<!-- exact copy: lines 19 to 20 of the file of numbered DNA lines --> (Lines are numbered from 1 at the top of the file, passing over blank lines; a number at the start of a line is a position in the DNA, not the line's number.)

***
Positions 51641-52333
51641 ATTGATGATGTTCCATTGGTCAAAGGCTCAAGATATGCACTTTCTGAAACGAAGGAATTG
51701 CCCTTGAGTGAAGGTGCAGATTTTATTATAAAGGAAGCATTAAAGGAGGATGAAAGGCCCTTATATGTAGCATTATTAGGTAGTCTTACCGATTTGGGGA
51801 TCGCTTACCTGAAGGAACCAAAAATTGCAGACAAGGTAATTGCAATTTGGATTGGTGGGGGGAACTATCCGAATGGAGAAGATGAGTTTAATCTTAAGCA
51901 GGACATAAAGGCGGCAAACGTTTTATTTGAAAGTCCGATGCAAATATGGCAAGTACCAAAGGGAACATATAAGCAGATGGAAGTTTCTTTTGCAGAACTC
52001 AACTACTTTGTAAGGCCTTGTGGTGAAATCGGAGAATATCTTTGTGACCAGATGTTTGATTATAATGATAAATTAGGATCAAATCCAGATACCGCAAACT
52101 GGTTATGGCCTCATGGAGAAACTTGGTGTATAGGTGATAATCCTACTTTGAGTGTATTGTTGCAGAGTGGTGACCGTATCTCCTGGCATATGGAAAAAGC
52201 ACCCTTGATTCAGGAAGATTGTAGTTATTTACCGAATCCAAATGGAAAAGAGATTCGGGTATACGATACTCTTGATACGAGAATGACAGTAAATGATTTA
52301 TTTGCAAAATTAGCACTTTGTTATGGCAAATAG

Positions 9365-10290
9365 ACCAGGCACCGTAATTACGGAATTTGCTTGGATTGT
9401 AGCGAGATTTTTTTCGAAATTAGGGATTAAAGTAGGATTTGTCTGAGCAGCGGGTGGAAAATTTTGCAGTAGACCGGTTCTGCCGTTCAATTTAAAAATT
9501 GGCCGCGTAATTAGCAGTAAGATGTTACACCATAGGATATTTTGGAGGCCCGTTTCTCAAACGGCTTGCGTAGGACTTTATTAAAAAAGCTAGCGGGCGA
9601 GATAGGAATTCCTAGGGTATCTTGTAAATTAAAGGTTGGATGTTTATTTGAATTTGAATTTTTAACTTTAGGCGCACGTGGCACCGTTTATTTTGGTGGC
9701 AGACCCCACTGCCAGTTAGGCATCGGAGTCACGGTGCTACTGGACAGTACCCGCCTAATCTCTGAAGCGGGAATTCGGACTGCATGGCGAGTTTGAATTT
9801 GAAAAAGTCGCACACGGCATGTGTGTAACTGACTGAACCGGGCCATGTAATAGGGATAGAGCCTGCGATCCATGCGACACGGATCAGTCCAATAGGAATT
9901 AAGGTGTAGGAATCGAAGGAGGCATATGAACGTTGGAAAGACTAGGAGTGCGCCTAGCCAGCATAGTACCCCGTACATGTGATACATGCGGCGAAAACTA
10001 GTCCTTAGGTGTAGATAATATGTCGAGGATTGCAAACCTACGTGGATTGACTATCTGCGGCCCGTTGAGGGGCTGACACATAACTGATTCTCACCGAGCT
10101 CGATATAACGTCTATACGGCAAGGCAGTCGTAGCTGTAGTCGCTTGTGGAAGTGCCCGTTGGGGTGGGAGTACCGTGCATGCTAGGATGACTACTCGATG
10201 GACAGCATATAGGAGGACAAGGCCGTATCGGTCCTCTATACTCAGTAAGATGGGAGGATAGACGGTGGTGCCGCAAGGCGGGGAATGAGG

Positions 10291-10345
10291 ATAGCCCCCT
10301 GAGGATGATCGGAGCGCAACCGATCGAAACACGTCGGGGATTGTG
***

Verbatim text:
10101 CGATATAACGTCTATACGGCAAGGCAGTCGTAGCTGTAGTCGCTTGTGGAAGTGCCCGTTGGGGTGGGAGTACCGTGCATGCTAGGATGACTACTCGATG
10201 GACAGCATATAGGAGGACAAGGCCGTATCGGTCCTCTATACTCAGTAAGATGGGAGGATAGACGGTGGTGCCGCAAGGCGGGGAATGAGG